‘What is working class? A lot of people will say “but you’re not working class” as you work in this industry. But it’s not about what you earn, it’s about your values.’
It’s a sentiment very much reflected in HOME. It’s the only poem in his collection which has the title in block letters.
It reflects on the wonders of the great outdoors and the place which is very close to his northern roots: ‘Although I moved so far away, / Those distant country longings stay, / The thrills of city can’t compete / With sights of mountain, smell of peat.’
‘It’s a Wordsworth style thing and the thrill of being back and the feeling of a connection with the Lakes and being generally at home and in the working-class north.’
‘I’m very much the boy I was born and am very much about countryside. It’s all connected to the emotional side of being a boy from Barrow and not a trendy media luvvie type. There’s nothing like being on the side of a hill in the freezing cold.’
Cumbria has long been a source of inspiration for countless artists and poets over the years. Wordsworth’s Daffodils is, perhaps, one of the nation’s best known (and loved) poems.
It even became the centre of a tongue in cheek lager advertisement in the 1980s. The advertising team assuring us that the ‘I wander’d lonely as a cloud’ line could only ever have been dreamt up by consuming some appropriate liquid refreshment. Their product being the only one which could reach the parts that others couldn’t.
Cumbria has long been associated with some of the Greats. Coniston influenced Ruskin. Keswick worked its’ magic on Tennyson. And Grasmere played on the mind of Wordsworth. BTN asks if Stephen’s work was influenced by Romanticism.
‘I’ve been asked before as comparisons have been drawn. I’m not knowingly influenced by them but it’s interesting to think about if there’s certain paths of phraseology and words which pop up.’
‘You never know what’s imbedded in your brain in your youth and what comes up later in life.’
‘There’s something very beautiful about living in The Lakes and reflecting on tiny bits of nature that are around us on a daily basis.’
Poets conjuring up imagery of trees, waterfalls and mountains transport us away from our day-to-day problems and provide us with a crucial bit of TLC. A big hug sent to us from a well-meaning poet from times long since passed.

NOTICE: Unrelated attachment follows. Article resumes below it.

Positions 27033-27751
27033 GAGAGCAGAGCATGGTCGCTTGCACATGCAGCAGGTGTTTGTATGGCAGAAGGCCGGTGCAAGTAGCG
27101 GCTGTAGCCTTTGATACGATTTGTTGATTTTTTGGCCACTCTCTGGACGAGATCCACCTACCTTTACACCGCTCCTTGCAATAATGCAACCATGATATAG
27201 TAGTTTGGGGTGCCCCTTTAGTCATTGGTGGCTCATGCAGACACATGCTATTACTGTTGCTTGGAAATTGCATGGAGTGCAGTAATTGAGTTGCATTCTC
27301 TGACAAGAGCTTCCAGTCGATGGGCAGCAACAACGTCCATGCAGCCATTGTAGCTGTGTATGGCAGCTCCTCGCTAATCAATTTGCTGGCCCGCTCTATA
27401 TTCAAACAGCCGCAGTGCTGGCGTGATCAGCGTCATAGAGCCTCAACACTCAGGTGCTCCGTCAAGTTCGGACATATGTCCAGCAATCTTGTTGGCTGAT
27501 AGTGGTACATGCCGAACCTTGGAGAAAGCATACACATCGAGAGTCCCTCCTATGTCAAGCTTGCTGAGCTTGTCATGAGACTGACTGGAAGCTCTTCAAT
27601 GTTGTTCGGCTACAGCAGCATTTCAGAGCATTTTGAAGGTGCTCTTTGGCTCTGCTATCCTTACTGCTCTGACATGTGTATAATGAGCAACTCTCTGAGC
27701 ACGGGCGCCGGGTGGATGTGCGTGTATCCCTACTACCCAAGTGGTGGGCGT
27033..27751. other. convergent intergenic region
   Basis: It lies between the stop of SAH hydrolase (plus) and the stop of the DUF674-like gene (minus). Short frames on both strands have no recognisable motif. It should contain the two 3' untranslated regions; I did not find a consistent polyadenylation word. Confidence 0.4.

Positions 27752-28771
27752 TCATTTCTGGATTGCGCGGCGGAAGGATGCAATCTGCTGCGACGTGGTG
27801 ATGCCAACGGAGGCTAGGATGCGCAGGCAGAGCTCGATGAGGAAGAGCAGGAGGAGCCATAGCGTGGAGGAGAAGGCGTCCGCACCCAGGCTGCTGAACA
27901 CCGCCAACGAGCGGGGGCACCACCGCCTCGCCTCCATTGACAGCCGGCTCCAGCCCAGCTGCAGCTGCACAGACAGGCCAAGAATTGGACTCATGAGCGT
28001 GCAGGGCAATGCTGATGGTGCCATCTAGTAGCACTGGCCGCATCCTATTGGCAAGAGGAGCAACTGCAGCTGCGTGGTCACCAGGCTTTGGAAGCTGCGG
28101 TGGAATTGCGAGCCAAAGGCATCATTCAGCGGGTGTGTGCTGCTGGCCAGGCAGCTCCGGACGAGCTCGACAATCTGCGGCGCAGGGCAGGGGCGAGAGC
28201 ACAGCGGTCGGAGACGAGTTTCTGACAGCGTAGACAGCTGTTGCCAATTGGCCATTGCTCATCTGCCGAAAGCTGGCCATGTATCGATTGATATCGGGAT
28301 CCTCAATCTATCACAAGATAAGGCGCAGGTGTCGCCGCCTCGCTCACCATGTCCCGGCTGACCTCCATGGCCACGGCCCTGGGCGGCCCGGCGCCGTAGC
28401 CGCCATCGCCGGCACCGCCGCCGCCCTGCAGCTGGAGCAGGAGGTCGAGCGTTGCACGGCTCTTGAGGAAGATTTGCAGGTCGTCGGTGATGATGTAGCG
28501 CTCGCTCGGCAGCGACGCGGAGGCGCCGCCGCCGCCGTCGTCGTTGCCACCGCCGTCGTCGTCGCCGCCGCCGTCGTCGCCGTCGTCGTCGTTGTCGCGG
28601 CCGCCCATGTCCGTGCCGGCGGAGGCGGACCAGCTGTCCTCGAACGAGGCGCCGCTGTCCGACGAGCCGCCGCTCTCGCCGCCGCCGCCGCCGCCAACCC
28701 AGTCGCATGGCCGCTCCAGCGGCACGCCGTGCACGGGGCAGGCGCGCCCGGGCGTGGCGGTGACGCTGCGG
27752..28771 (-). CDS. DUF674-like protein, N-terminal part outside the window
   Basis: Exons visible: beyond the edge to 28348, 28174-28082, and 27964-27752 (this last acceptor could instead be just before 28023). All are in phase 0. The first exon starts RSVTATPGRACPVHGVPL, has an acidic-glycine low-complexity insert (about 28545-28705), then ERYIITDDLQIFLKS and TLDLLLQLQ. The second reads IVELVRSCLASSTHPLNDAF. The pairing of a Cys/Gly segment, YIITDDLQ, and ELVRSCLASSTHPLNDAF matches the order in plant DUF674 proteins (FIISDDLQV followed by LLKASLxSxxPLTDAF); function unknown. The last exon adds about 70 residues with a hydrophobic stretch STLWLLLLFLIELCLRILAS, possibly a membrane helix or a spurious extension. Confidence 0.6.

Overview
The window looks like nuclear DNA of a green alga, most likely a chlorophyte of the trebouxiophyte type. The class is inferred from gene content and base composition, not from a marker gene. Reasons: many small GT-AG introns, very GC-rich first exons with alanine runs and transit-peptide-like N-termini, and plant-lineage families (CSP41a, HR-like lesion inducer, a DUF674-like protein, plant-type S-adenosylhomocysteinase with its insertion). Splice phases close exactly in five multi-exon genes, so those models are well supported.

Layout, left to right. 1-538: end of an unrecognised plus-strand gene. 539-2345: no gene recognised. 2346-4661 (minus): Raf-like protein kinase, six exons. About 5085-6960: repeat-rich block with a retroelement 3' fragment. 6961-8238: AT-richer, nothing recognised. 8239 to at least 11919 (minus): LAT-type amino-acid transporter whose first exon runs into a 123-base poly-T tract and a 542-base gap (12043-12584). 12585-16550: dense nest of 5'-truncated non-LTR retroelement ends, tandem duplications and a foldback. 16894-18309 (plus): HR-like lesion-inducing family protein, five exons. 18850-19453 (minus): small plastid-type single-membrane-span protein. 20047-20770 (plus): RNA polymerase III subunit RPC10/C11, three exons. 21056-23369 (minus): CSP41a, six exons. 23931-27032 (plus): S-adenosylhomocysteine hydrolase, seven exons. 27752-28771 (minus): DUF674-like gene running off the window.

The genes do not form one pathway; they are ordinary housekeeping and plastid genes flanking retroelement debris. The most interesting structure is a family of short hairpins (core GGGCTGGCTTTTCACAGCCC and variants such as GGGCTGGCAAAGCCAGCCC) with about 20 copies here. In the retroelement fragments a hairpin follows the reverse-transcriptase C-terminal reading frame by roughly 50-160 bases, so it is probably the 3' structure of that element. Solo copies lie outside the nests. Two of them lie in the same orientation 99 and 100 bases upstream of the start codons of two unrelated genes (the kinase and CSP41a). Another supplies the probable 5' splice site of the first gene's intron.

Fast forward to the here and now where our conversation is being accompanied by the gentle pitter patter of rain on the office window. An apt soundtrack for ‘Nature’s Kiss.’
The poem brings us the joy of the wilderness with its ‘wind and rain’ and ‘thunder filled spring afternoon.’
‘It’s all about getting back to basics. It’s an absolute reality. Lying on the grass. I like nothing more than getting out and walking and getting out camping.’
But, of course, the nature of his work means he is predominately based in The Big Smoke which can provide a different type of inspiration – and where his pallet of vocabulary can stoke up a snapshot in time.
All writers discreetly observe their surroundings. It doesn’t matter if they’re writing fiction or fact. They’re modern day flaneurs: the men and women who made up the ranks of French impressionism.
Painters who would saunter through society and paint what they saw. Capturing those all-important snapshots in time.
Watching is a poem which resonates with the flash of a photographer’s bulb. This is the journalistic version of a modern day flaneur. Four verses which provide a glimpse into modern day Britain: ‘Meetings, greetings, always late, / Collars high against the rain.’
‘It’s my thought process about what people might be thinking. People dashing by and blurred imagery.’
‘It’s selfish poetry as it’s my perspective on everything. It’s just imagining what people are doing. We pass thousands in the street, all of them have individual lives and each with their own story.’
‘We don’t know what’s happening in their lives. We all make judgement calls just by looking at them, but we could all be quite wrong.’
‘Journalism is all about dealing in facts. Watching is the opposite of facts as it’s based on assumptions which is what we do in real life. It’s the exact opposite of work. It’s quite nice to just imagine and to assume.’
Reporting often centres around the edifice of politics. In the weeks following our interview, Westminster sadly (again) became weighed down by scandal. Political disappointment is standard fare for newsrooms.
The Call was written years before the latest myriad of allegations, and counter allegations, made their way into the public arena.
The poem is powerful stuff: ‘Our leaders tell us to believe, / They say that we must trust, / Ignore the call of our own hearts / And turn our hopes to dust.’